Friday, March 13, 2009


Lexie was evicted from his flat some years ago because he allowed the smalltime drug-dealers who preyed upon his addictions to ply their trade in it, and was so famous for aggressive begging that when he was banned from two of Cambridge's thoroughfares it made the front page of a local newspaper. So why am I writing his obituary?

Because when you got to know him, you could see that substance use had not completely effaced his humanity. For example, when his banning order was published, a woman, a senior citizen, wrote into the same paper recalling how Lexie had always helped her across one of the roads he was banned from, it being notoriously difficult to cross.

There's been much opposition to individual and collective banning orders from the more liberal element in Cambridge, but it was the making of Lexie, because he had much less opportunity to bump into the people he scored drugs from. Another key component in deferring an inevitable death from organ-failure was the policy of the drug-agency he collected medication from, that if any alcohol at all was detected on the breathalyser, the medication was withheld. This didn't stop him drinking, but it meant he had to put the cans of super-strength lager to the side at a specific time so that he wouldn't fail the breathalyser test the next morning.

Unfortunately, when the contract to run the drugs-service was put out to tender, the conditions set down for bidding precluded breathalyser tests. That's another story; but the consequences for Lexie were that the complex machinery of carrots and sticks that mitigated the effects of his substance use upon himself and society was irretrievably broken, and his behaviour became much harder for the dedicated staff looking after him to manage.

What effect will Lexie's actions have on his life after bodily failures terminated the death that composed much of his time on earth? God knows. But it's very difficult to get into a situation where you're addicted to one or more substances by yourself - something the police in Cambridgeshire are showing their realisation of by differentiating less between big and small fish, and merely asking whether somebody is a fish.

In a society whose values are so topsy-turvy that smoking a cigarette in a public toilet carries harsher penalties than injecting heroin in it, I hope senior police officers will close their ears to those who enthrone rights high above responsibilities, and move towards zero tolerance of all drug crimes.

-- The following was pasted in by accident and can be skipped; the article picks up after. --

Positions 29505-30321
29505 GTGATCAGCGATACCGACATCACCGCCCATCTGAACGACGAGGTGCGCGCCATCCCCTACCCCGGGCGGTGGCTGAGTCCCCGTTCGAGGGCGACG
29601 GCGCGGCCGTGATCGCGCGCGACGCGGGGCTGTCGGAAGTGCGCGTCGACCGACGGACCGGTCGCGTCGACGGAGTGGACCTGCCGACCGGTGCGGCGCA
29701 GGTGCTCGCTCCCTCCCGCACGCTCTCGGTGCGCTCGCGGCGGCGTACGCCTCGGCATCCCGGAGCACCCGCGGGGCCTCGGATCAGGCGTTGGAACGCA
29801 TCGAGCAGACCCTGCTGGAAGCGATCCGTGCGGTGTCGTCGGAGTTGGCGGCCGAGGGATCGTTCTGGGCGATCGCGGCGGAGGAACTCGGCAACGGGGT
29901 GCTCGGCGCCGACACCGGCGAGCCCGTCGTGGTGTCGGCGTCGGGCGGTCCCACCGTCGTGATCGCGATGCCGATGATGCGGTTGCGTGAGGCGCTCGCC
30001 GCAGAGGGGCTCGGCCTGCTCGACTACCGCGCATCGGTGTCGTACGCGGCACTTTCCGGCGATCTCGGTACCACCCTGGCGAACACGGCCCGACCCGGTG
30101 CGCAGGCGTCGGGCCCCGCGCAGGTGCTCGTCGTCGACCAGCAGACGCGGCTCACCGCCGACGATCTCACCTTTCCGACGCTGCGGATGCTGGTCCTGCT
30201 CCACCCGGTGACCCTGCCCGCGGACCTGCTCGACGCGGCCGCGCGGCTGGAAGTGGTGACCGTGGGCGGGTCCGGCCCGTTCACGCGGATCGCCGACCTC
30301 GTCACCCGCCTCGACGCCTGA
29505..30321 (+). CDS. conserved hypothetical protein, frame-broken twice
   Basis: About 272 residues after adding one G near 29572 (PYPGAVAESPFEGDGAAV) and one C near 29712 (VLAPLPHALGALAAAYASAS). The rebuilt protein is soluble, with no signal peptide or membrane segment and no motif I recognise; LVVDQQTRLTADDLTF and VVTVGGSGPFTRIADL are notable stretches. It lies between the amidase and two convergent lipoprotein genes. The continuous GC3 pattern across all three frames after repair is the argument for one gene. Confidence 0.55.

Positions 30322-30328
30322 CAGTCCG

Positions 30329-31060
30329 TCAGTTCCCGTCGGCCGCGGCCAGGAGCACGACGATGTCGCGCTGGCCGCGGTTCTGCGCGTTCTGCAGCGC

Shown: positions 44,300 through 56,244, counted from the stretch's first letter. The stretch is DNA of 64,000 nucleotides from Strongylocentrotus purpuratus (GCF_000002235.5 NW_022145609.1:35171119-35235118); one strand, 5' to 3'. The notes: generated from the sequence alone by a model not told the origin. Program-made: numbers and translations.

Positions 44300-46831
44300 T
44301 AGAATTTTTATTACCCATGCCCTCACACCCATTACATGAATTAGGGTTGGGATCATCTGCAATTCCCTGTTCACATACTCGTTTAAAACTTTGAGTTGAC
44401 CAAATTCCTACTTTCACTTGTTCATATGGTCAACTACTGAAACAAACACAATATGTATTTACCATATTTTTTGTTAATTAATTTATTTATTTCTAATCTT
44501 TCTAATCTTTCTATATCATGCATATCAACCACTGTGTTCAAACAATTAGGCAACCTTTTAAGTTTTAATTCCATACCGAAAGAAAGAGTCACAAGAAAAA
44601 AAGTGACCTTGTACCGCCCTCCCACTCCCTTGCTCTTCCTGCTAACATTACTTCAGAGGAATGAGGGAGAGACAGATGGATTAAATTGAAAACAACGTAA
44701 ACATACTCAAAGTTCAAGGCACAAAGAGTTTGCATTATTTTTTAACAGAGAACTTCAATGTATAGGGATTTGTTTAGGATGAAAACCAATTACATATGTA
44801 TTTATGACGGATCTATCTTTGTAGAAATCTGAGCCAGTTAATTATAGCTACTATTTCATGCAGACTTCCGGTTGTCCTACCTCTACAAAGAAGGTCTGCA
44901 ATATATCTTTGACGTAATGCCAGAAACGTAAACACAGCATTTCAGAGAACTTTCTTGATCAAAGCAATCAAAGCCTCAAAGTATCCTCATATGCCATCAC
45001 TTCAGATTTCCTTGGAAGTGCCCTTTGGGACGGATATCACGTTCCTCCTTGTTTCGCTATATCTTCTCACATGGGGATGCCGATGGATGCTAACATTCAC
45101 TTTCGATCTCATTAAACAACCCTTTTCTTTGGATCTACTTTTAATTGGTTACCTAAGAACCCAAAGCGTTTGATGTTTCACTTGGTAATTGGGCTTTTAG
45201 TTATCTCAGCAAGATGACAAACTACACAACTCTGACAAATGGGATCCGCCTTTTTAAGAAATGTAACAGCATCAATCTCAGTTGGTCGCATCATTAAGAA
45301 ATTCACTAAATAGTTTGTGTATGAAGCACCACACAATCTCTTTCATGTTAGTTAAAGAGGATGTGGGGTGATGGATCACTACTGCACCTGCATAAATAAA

I pray that the Lord grant eternal rest to Lexie.


  1. We have limited contact with the homeless due to the widespread use of the automobile here (much of the city is not "walkable" - things are far apart). We did give out grocery sacks of food and water (instead of money) for awhile, but with the hurricane the homeless disappeared, and only now (6 months later?) are starting to reappear.

    I remember once, years ago, my husband told me he gave money to a 20-something young man on crutches, who was looking very beat-up. He said the look in the fellow's eyes was like he wanted to cry, in disbelief that someone would look at him with kindness. We went back a little while later, trying to find him, but he was gone. I've often wondered what happened to him. Never saw him again. There was also a woman (about my age) who looked like a professional businesswoman, wearing an expensive jogging outfit, who apparently started hanging out with a panhandler who had a very rough appearance. She was seen under freeway overpasses and on streetcorners with this guy. And lengthy signs started appearing on telephone poles, addressed to "Isbell", asking her to come home. And, finally, I noticed that the director of one of the centers for helping the homeless was named Frances Isbell. I wonder.

  2. That's certainly a danger - that if you work with people who are homeless, addicted, etc, you cross over the thin line between a helper and a "rescuer".

    Folk who are both homeless and roofless are quite rare in Cambridge, in the low double figures, I guess. But we have a tendency to get people from London with multiple problems, as we're only an hour from London by train.

    I don't remember seeing a hurricane on the news - what was it called? Did it pass over your house?

  3. You didn't see Linda's photos of Hurricane Ike last autumn? That's the one I meant. The homeless had disappeared for quite a long time. I thought at first they'd all gone into the hurricane shelters, but don't think that could be the reason they were gone for so many months. Someone suggested the police had been ordered to round them all up.

  4. Pam, I thought I'd replied to your comment, but now it looks like I'm having trouble leaving comments on my own blog!

    I've been out of touch for a bit 'cos my daughter caught a vomiting bug and ended up so dehydrated she had to go to hospital, but thankfully sh's ok now.

    I'm trying to find Linda's post on Hurricane Ike, and have found a pic of her daughter that mentions the hurricane. Will keep looking. - FD

  5. That, and those following, are Linda's hurricane posts.

    Glad your daughter is okay now. I never had a child dehydrate that severely - it must be alarming!

    I'd wondered if you all were okay, but it's Spring Break here so I thought you all might have that, too. (Children are all home for a week - lots to do....)

  6. We had the half-term week a couple of weeks ago, it's all over with now! I hope you enjoy yours. Will look for the hurricane photos.


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